So what might be The Next Big Idea? You know there must be one out there. Still, it has been a long time since something new appeared in the sales generating arena.
I am watching -- as a bystander of course.
Posted by Chic Aeon on Monday, November 10, 2014
OK. This isn't really the December Grid Report, but there is a lot going on out there and while I was going to START writing up the report and press that save button, it was not in the best interests of journalism.
So here is a brief update on "some" of the grids.
Great Canadian Grid
Great Canadian Grid has had lots of new residents this last month and are in the black so far as server bills and dev team salaries. I had been a bit worried when I saw folks disappearing from the free housing area, but no -- they were only leaving for their own sims. As a non-profit enterprise, " It means from here on in, everything will be going towards more options, better modules and better service."
Money issues (aside from the opting into to Virwox system in order to either buy or sell goods) seems to be over and Virwox apparently will now work with vendors (maybe only some as I am not a vendor gal) which is a plus for all the grids. Thanks for Roddie's dev team for working so hard on that.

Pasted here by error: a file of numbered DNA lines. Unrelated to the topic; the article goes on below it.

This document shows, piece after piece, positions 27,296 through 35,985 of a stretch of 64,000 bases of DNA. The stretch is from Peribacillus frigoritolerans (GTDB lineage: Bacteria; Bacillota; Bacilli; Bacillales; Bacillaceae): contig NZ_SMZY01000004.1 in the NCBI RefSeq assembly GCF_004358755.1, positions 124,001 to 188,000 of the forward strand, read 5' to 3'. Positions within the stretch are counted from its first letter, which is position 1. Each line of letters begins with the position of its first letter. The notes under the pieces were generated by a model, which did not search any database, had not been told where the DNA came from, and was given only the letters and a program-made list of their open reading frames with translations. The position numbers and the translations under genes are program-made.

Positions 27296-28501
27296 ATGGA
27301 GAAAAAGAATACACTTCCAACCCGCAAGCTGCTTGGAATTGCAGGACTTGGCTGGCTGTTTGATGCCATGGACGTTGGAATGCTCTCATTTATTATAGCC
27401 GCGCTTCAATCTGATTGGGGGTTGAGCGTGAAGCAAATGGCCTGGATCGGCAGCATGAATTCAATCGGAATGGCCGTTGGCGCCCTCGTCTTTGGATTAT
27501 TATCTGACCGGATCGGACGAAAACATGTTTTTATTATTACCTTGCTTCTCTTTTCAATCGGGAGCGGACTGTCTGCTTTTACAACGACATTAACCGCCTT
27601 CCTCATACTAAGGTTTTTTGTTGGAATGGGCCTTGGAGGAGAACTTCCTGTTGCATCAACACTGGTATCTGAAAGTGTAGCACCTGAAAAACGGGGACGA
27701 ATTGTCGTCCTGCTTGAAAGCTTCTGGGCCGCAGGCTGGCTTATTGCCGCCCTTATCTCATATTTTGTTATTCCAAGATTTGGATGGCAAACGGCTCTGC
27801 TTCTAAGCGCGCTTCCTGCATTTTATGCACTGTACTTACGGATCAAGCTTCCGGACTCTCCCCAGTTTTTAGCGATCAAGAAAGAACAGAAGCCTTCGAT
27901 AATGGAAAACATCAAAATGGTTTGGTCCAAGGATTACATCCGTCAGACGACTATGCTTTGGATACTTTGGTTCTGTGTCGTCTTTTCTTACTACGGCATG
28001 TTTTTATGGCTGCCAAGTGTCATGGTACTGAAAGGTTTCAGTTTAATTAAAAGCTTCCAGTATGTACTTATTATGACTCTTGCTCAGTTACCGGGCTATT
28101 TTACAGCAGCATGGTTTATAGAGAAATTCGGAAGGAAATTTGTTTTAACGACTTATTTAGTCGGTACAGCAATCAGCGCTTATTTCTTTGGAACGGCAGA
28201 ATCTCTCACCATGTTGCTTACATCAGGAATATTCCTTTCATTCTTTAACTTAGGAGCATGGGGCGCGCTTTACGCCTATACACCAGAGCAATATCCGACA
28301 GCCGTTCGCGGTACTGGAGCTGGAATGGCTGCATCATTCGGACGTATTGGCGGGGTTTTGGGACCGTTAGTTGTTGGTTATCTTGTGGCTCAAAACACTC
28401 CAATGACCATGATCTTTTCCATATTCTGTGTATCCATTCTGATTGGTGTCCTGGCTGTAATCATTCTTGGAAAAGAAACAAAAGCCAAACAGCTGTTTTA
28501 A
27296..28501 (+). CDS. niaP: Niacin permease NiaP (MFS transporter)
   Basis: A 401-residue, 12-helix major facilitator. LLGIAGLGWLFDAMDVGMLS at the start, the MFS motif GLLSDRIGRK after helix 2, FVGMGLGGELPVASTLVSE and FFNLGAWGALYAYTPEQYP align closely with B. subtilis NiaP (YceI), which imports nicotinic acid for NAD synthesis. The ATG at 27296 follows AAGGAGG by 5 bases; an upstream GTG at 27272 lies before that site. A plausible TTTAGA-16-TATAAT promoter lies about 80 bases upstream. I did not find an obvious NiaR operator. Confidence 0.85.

Things have been up and down of late with Aviworlds. On minute the grid had 418 regions, then next back to 300 something. Severs were down for regions at times, asset server (or the database for clothes and such) not working. Things were back to normal yesterday. I assumed that putting in new regions caused an issue.
Being a good little sleuth I checked the Google Plus group site to find that a grid merger had come and gone. There is an explanation there for anyone that wants more info. I expected that not all inclusions would go smoothly; that is just the nature of humanity.
I did note in the night (yes, I made an account with the intention of putting in an art installation -- we'll see if that works out) that there is a new multi sim area for kid's going up. Looks like it will be cute with a town and a playground. There is also a lovely oriental grid (I am guessing an OAR file) just up and lots of other places to explore.